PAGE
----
Sexual assault and abuse have been called a worldwide epidemic by the World Health Organization, but many clinicians are reluctant to tackle this topic due to their own lack of knowledge or personal anxieties. In this ground-breaking workbook replete with dramatic examples, Denise Lang-Grant, licensed trauma therapist and award-winning author, and Irene Colucci-Lebbad, a licensed clinical social worker with an extensive background in sexual and domestic violence, combine fifteen years of experience in running groups for survivors of sexual violence to present the how-tos of running a group for adults, intended to move group members from crisis to stabilization to integration. Keeping in mind that both experienced and novice group leaders will find this guide useful, they have included evidence-based techniques that will fit easily into any theoretical orientation and practice. This guide is a must-have for any clinician, university, rape crisis center, or legal entity dealing with sexual violence.
“No More Secrets is a step-by-step professional guide, which can assist mental health practitioners to offer hope and healing for those who have been victims of sexual abuse. The authors write about sexual abuse with faith in the power of individuals to overcome their experiences and become strengthened in the process. The chapters are written in a clear, concise, well-organized manner and can easily be incorporated into a practitioner’s skill set or theoretical orientation. This is an important and necessary guide that deserves a wide readership.”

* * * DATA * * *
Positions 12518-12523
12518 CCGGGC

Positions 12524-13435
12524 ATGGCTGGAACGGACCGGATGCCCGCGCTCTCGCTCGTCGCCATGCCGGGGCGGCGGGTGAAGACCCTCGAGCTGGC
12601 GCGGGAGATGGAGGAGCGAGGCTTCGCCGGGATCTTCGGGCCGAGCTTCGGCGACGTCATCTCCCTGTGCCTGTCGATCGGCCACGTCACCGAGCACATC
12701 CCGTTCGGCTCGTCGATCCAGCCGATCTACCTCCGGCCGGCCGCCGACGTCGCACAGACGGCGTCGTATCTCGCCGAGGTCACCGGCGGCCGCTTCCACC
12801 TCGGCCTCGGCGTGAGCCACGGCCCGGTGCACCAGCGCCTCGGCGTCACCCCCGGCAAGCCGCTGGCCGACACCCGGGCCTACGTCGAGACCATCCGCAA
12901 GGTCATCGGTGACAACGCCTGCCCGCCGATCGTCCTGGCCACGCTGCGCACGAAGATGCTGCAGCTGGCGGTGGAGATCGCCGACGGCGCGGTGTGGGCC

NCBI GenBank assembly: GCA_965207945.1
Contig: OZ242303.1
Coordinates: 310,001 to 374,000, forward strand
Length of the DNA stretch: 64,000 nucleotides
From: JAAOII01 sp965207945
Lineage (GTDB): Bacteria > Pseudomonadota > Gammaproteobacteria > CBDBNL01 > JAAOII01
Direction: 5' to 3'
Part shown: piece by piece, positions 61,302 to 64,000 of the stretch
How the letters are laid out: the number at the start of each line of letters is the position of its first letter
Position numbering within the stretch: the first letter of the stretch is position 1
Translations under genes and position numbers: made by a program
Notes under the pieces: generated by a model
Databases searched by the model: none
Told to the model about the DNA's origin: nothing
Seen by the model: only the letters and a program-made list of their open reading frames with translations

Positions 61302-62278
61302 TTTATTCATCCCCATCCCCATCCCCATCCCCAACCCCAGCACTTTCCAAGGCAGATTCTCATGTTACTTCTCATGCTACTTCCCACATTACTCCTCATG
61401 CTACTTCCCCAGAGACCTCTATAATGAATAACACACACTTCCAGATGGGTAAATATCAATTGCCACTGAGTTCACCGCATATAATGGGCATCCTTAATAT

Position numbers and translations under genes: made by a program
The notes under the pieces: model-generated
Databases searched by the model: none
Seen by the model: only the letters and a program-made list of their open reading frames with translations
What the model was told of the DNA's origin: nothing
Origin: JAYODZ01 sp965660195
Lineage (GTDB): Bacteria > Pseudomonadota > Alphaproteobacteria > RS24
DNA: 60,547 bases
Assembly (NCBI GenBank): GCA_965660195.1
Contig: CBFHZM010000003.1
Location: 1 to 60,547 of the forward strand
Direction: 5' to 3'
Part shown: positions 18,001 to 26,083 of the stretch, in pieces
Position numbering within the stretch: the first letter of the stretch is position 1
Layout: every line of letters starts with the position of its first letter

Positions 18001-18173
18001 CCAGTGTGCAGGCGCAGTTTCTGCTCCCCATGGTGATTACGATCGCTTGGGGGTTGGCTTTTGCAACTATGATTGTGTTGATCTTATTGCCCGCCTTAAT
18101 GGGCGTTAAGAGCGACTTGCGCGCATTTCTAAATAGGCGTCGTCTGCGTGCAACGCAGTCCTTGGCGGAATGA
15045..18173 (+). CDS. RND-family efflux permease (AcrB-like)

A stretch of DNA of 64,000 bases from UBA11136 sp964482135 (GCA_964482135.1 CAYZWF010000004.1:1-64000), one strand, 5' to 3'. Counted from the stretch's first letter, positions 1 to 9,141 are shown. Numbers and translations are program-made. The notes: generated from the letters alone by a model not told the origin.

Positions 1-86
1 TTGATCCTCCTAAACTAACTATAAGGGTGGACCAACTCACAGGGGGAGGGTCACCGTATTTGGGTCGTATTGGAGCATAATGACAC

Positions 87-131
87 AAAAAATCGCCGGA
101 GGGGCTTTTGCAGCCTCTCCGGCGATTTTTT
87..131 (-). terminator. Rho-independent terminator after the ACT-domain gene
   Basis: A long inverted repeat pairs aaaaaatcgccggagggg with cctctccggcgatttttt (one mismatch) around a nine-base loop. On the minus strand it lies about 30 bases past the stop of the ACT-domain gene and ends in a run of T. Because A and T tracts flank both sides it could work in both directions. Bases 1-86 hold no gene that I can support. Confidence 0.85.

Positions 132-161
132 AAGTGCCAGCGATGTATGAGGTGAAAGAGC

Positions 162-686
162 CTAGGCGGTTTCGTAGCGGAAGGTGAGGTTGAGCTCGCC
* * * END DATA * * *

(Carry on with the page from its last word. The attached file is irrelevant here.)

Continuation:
— Luba Shagawat, Distinguished Fellow of the National Academies of Practice and former President of the NJ Society of Social Workers
“Being a child sexual abuse survivor and a former Penn State football athlete who loves the school and the program, I spent years trying to cope with my abuse through drugs and alcohol. I was fortunate enough to finally find this group program, and I reaped the benefits. I believe that the program offered in No More Secrets is a wonderful resource and should be utilized by therapists, university training programs, and law enforcement agencies to sensitize them to the challenges faced by all survivors of sexual violence.”
— Anthony Gordon, board member for Defend A Child